Today, 1.6 billion people live without electricity and 2.5 billion people routinely face energy shortfalls. Most of these people live in the developing world. This "energy poverty" affects more than 20% of the world's most underserved people, who spent up to 30% of their income on inefficient (and often dangerous) energy solutions.
A variety of energy forms is necessary for a productive life: electricity for lighting and power, cooking fuel, and kerosene or candles (where electricity is not available) represent a few of the most basic types. Activities that many people take for granted in the developed world—like being able to read or study at night—is a luxury for many more. The amount of productive time that is lost as a result of lack of electricity has a significant negative economic effect, which further hinders a family or country's path towards a brighter future.
It is typically expensive to expand grid electricity to communities, especially in rural and less densely populated areas, which makes it uneconomical to provide basic services to those who often need it most. In addition, in areas where power outages are frequent, power vandals can easily steal power lines for the copper (to re-use or re-sell). Off-grid and localized solutions provide some alternatives to such scenarios, but these too require financing to develop and implement.
In addition to energy access, there is an urgent need to develop clean and renewable energy sources (e.g. wind, air, geothermal, biomass) in order to meet anticipated future demand across the globe. The need for, and benefits of, such resources apply to developed and developing countries alike. In addition to larger renewable energy infrastructure projects, there is a growing consensus that grassroots, low-cost energy solutions will play a critical role in ensuring that more people have access to energy they need to thrive.
Orrick is actively involved in numerous projects that bridge the funding gaps that exist to provide financing for the delivery of energy to underserved populations in a clean and sustainable way. These include both "top-down" energy infrastructure and "bottom-up" grassroots energy solutions and involve a mixture of private sector, multilateral and local government investors.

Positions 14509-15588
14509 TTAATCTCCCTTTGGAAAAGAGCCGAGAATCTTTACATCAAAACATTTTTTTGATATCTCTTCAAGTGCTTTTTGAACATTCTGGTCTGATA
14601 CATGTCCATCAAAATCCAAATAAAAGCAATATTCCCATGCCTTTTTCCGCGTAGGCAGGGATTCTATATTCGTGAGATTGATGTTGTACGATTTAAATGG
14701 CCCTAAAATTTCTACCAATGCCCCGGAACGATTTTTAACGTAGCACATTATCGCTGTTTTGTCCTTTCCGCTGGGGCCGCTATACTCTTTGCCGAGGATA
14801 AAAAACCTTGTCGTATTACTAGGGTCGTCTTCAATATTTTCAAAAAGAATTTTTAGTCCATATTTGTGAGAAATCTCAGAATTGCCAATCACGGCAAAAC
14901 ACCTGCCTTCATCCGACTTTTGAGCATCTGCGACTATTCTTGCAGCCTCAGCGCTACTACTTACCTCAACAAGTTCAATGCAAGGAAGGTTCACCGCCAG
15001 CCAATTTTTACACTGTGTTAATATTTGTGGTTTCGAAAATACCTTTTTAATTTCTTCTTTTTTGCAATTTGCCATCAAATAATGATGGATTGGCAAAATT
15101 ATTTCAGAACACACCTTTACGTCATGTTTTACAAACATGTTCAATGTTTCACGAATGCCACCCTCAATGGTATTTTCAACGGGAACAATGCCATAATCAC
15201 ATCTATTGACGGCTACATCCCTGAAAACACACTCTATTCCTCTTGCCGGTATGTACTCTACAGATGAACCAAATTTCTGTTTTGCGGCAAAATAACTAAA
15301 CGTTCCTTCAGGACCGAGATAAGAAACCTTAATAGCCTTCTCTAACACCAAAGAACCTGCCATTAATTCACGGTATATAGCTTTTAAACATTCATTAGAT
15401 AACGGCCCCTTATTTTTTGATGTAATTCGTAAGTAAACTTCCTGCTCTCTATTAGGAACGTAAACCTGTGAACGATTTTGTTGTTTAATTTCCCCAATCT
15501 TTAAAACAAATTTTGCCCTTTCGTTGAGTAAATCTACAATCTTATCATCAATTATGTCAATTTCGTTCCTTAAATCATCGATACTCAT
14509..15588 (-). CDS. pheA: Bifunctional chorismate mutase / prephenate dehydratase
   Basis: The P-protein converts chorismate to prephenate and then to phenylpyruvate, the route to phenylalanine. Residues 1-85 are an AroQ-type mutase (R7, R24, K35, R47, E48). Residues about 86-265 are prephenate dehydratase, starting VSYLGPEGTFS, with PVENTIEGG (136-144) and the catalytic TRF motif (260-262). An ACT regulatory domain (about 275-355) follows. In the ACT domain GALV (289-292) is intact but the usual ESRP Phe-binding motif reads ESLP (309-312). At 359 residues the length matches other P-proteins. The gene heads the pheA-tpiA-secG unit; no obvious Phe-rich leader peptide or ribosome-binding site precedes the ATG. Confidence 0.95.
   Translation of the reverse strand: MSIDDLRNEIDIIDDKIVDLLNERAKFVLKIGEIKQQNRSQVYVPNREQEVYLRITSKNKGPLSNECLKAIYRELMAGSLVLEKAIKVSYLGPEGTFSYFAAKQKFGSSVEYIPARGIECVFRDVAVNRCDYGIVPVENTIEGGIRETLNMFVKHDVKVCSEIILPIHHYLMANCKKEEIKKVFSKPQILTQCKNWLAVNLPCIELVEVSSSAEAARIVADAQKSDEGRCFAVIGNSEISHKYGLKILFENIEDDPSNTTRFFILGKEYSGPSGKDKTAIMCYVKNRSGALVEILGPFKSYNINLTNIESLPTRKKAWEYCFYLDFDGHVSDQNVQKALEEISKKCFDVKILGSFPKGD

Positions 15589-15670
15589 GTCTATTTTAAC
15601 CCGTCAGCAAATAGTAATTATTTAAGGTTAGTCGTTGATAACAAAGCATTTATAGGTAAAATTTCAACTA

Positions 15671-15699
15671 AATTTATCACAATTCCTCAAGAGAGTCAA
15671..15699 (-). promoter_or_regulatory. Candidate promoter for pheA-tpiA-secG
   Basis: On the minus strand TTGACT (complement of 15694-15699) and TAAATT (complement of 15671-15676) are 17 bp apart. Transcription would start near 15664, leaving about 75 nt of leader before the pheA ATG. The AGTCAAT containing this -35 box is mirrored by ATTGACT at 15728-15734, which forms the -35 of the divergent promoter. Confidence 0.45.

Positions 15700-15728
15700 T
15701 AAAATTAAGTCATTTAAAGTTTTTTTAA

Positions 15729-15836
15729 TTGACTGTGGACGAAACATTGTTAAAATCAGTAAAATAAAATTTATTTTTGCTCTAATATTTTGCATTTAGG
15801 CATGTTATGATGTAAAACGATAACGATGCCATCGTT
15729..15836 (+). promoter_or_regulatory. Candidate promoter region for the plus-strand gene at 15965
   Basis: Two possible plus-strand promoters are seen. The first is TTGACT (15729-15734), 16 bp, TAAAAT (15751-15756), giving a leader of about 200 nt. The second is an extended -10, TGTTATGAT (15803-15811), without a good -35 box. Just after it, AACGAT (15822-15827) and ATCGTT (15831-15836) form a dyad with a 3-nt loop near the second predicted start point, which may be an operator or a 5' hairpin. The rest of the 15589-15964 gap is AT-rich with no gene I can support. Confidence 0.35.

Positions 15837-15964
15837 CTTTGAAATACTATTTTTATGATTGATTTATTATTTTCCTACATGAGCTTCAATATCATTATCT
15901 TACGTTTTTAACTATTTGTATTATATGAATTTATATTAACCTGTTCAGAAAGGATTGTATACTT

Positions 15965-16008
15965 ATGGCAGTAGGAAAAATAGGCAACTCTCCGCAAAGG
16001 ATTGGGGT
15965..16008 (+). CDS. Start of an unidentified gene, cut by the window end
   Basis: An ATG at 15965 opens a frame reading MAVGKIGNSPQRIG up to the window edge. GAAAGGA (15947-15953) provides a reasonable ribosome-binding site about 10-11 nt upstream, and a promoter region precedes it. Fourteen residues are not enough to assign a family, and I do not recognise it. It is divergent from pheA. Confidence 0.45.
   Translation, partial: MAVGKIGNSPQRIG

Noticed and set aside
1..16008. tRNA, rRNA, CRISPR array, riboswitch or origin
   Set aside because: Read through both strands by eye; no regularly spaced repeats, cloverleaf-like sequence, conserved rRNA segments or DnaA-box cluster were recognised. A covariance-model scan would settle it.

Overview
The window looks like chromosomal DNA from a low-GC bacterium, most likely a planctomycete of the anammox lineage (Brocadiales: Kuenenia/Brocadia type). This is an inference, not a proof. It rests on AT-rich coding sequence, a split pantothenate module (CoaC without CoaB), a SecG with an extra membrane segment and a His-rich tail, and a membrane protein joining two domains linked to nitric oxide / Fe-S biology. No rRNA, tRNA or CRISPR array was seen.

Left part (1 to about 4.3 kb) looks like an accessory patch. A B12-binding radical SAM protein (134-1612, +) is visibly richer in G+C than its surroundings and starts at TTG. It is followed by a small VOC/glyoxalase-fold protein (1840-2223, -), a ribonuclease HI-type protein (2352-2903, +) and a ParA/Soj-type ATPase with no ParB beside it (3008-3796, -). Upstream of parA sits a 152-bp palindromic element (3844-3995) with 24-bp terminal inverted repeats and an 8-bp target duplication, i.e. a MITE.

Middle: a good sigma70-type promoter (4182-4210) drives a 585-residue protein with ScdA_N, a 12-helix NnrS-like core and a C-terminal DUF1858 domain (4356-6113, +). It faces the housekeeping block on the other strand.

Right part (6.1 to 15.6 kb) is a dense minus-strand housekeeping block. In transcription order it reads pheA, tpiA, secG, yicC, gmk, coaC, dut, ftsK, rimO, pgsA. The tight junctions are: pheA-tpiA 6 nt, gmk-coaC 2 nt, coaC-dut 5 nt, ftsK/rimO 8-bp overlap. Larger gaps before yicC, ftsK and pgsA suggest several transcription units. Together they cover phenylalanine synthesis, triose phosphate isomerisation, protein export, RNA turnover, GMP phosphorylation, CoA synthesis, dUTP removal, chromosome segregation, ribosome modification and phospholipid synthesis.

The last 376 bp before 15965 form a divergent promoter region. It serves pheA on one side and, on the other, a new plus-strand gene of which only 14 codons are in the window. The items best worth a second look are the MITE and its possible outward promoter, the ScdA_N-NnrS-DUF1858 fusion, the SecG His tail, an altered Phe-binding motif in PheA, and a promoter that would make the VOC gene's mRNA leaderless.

In addition, Orrick's mainstream energy team works on clients' innovative projects to reduce carbon emissions that are affecting the planet and threaten our very existence.
Orrick advised the Calvert Foundation on its investment in the Global Environment Fund's Africa Sustainable Forestry Fund, which seeks to invest equity in existing plantations, greenfield plantations, natural forest concessions, bio-energy and value-added wood processing in Sub-Saharan Africa. The fund addresses active forestation, reforestation and prevention of deforestation, and promotes green job creation.
World Land Trust
Orrick represented the World Land Trust (WLT) relating to a contract to design a carbon reduction program. WLT is an international conservation organisation that takes direct action to preserve and protect rainforest and other wildlife habitats by providing funds to local partner organizations, so that they can purchase land and establish permanent wildlife reserves.
A multi-disciplinary Orrick team supported Biogreen Energies (BE), an innovative project to bring renewable biomass energy to the rural poor in Haiti through microfinance. The team incorporated BE as a U.S. entity and filed for tax-exempt status, and worked with local counsel in Haiti to establish an appropriate corporate entity so that BE organization can sign agreements with its local Haitian suppliers, employ local engineers, and sell the product (a biodigester) to customers.